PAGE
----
“I planned out my degree so I could complete my stage III papers earlier and then leave a mix of stage III and stage I/Gen Ed papers for the Olympic qualifying year and then have only one paper to complete at the start of this year. I'm pleased to say it all worked out nicely.”

She says she’s grateful to the lecturers and course coordinators who have helped her balance her studies with her sporting career, and the University has also offered some financial support. Her biggest supporters, her parents and partner, will be with her in France.

And her goal?

“I want to be able to express my potential in the race. This sounds simple, but a lot of things have to come together to make this happen. Outcome-wise, our goal (with my crewmate Aimee Fisher) would be to make the A final in the K2 500m.”

I love being outside on the water and in nature. Kayaking can be difficult and beautiful at the same time...

Bachelor of Science student Lucy Matehaere, competing in the K2 500 Waipapa Taumata Rau, University of Auckland

Sailor Tom Saunders competes in the ILCA 7 event.
Sailor Tom Saunders competes in the ILCA 7 event.

Making up the rest of the University of Auckland student contingent heading to France are:

Tom Saunders
Sailor Tom Saunders will compete in the ILCA 7 event. The 2021 ICA 7 World Champ secured his spot with a fifth in the 2024 World Champs in Adelaide.

Tom says the biggest challenge in sailing is the unpredictability.

“We’re playing against the house, the house being the weather. You can never sail a perfect race. We have to make calculated decisions based on what we can see on the water and what we think might happen five to ten minutes in advance. That, on top of navigating your way around 60 other competitors with similar strategies – these can alter your tactics and decisions become more instinctive.”

Tom began sailing aged nine and says his brother has always been a mentor.

Tom is doing a Bachelor of Commerce and is also part of the University’s High Performance Programme.

“They’ve been more and more supportive with my study and flexibility around deadlines which has allowed me to focus on my sport during certain periods. I wouldn’t be studying without that flexibility, so for that I’m grateful.”

Isaac Houlbrooke
Isaac will compete with the Men’s Hockey Team after the team placed third at the FIH qualifiers in Oman and won the 2024 Hockey Nations Cup. The 22-year-old Bachelor of Engineering (Honours) student represented the New Zealand U21 team at the 2022 Junior Oceania Cup in Canberra, where he won a silver medal. He is one of 16 athletes selected for the Black Sticks men’s team.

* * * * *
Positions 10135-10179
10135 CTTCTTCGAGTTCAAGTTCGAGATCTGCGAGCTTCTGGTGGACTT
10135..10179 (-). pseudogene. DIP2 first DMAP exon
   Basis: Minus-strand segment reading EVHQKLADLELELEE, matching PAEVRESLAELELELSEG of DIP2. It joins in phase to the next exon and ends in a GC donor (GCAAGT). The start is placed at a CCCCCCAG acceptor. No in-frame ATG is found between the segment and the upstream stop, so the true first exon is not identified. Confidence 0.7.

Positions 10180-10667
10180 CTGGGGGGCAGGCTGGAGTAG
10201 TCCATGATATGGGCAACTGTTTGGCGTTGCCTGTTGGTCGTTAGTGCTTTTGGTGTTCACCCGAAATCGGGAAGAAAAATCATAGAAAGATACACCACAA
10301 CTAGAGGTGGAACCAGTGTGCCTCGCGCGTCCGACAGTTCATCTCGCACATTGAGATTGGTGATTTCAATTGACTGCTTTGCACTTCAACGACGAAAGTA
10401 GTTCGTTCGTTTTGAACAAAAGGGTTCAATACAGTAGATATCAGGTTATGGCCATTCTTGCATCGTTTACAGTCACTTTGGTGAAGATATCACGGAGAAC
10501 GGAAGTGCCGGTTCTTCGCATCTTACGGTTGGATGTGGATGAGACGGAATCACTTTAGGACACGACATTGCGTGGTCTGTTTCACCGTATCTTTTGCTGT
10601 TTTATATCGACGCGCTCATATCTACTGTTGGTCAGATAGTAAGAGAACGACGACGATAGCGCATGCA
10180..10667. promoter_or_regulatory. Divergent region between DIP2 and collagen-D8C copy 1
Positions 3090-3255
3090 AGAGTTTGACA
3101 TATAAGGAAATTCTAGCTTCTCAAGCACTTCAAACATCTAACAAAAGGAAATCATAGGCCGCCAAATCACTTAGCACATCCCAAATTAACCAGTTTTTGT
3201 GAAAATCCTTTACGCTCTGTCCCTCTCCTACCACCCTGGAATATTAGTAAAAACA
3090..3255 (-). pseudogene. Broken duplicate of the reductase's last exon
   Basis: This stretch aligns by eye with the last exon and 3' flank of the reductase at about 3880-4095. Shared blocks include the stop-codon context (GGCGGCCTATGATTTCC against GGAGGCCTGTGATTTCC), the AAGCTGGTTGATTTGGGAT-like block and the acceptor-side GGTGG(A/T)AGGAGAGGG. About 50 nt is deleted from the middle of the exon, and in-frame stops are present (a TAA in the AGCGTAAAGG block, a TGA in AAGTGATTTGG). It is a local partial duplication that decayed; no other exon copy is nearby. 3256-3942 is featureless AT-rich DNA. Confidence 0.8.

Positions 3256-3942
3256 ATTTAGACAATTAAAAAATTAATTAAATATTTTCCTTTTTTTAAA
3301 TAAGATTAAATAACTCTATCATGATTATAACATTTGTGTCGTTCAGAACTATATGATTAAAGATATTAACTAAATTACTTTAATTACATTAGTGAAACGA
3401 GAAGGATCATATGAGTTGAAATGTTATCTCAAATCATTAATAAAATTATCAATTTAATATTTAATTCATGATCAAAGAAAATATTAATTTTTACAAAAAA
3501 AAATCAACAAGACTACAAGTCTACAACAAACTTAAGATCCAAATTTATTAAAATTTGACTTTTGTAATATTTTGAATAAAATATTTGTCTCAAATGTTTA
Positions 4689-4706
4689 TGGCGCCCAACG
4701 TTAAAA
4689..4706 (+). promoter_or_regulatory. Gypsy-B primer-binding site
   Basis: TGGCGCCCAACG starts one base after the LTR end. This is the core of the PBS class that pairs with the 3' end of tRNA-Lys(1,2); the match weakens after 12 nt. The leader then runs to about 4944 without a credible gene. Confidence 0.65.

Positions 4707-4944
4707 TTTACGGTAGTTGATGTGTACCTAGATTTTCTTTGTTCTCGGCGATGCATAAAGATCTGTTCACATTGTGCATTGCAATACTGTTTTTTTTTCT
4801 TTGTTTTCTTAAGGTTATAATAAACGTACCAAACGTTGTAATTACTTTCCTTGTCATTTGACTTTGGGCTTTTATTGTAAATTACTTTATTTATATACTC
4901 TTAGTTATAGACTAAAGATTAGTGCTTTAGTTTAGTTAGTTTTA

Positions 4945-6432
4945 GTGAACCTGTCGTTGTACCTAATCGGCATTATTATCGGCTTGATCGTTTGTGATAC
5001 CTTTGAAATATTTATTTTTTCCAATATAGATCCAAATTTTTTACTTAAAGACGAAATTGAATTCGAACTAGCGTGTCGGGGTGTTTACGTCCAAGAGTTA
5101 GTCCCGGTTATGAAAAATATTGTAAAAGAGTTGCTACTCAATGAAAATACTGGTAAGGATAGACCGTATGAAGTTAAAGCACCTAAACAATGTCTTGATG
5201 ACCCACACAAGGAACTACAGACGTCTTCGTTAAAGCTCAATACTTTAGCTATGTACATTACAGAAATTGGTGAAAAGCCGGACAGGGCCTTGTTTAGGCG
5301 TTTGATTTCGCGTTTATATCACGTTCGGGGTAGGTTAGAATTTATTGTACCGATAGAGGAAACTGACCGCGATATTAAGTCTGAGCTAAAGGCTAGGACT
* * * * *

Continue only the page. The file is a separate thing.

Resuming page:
Theresa Setefano is part of the Sevens team.
Theresa Setefano is part of the Sevens team.

Theresa Setefano

Theresa Setefano (née Fitzpatrick) will compete for a third time at the Olympics, having won a gold medal with the New Zealand women’s Sevens team in Tokyo. That year, the team beat France in the final 26-12, so returning to that country will be an interesting moment. It seems a world away now, but when the Sevens team returned, they had to sit with their gold medals in MIQ for two weeks before being allowed out to celebrate with friends and family. Theresa also emerged victorious in the 2021 Rugby World Cup (held in 2022 due to Covid-19) with the Black Ferns. Her impactful tries in the semis and final helped secure the title. Adding to her achievements, Theresa triumphed in the World Sevens Series with the Black Fern sevens and earned a nomination for the 2022 World Rugby Women’s 15s Dream Team of the Year. Theresa, who is doing a Bachelor of Health Science, won a Blues Award for Most Meritorious Performance (Sport) and Sportswoman of the Year in 2023.

Sophia Morgan
Science student Sophie is competing in the ICLA 6 sailing class representing Fiji. Read her story here.


Auckland also has a number of alumni Olympians. Sailor William McKenzie (Sportsman of the Year in the 2023 Blues Awards), will compete in the 49er class. Trampolinist Dylan Schmidt was the first Kiwi to go to the Olympics in his sport when he competed in Rio in 2016.  He then won bronze at Tokyo, and will compete again in 2024.

Pole vaulter Imogen Ayris, who won bronze at the Commonwealth Games in Birmingham with a fractured foot, becomes a first-time Olympian. Mackenzie Barry is also a first-timer and part of the Football Ferns squad. Golfer Ryan Fox will compete in the men’s strokeplay event, competing as an Olympian for the third time.



Read more about the University's High Performance Support Programme